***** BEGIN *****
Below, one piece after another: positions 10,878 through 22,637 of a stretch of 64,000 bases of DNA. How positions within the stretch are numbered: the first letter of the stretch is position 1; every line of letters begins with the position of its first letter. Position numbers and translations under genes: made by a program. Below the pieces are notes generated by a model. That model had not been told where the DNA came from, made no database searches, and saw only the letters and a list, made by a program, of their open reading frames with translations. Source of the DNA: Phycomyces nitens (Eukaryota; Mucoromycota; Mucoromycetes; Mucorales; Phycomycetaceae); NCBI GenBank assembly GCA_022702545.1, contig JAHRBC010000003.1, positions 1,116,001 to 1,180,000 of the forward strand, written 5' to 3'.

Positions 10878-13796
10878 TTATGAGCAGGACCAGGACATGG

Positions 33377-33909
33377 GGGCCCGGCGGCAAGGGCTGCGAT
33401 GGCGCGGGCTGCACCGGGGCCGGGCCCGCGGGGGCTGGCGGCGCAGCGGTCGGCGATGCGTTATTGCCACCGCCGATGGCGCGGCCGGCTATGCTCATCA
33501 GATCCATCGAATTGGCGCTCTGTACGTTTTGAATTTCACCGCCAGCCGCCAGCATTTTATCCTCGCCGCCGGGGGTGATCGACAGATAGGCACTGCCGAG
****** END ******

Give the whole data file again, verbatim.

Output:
Below, one piece after another: positions 10,878 through 22,637 of a stretch of 64,000 bases of DNA. How positions within the stretch are numbered: the first letter of the stretch is position 1; every line of letters begins with the position of its first letter. Position numbers and translations under genes: made by a program. Below the pieces are notes generated by a model. That model had not been told where the DNA came from, made no database searches, and saw only the letters and a list, made by a program, of their open reading frames with translations. Source of the DNA: Phycomyces nitens (Eukaryota; Mucoromycota; Mucoromycetes; Mucorales; Phycomycetaceae); NCBI GenBank assembly GCA_022702545.1, contig JAHRBC010000003.1, positions 1,116,001 to 1,180,000 of the forward strand, written 5' to 3'.

Positions 10878-13796
10878 TTATGAGCAGGACCAGGACATGG

Positions 33377-33909
33377 GGGCCCGGCGGCAAGGGCTGCGAT
33401 GGCGCGGGCTGCACCGGGGCCGGGCCCGCGGGGGCTGGCGGCGCAGCGGTCGGCGATGCGTTATTGCCACCGCCGATGGCGCGGCCGGCTATGCTCATCA
33501 GATCCATCGAATTGGCGCTCTGTACGTTTTGAATTTCACCGCCAGCCGCCAGCATTTTATCCTCGCCGCCGGGGGTGATCGACAGATAGGCACTGCCGAG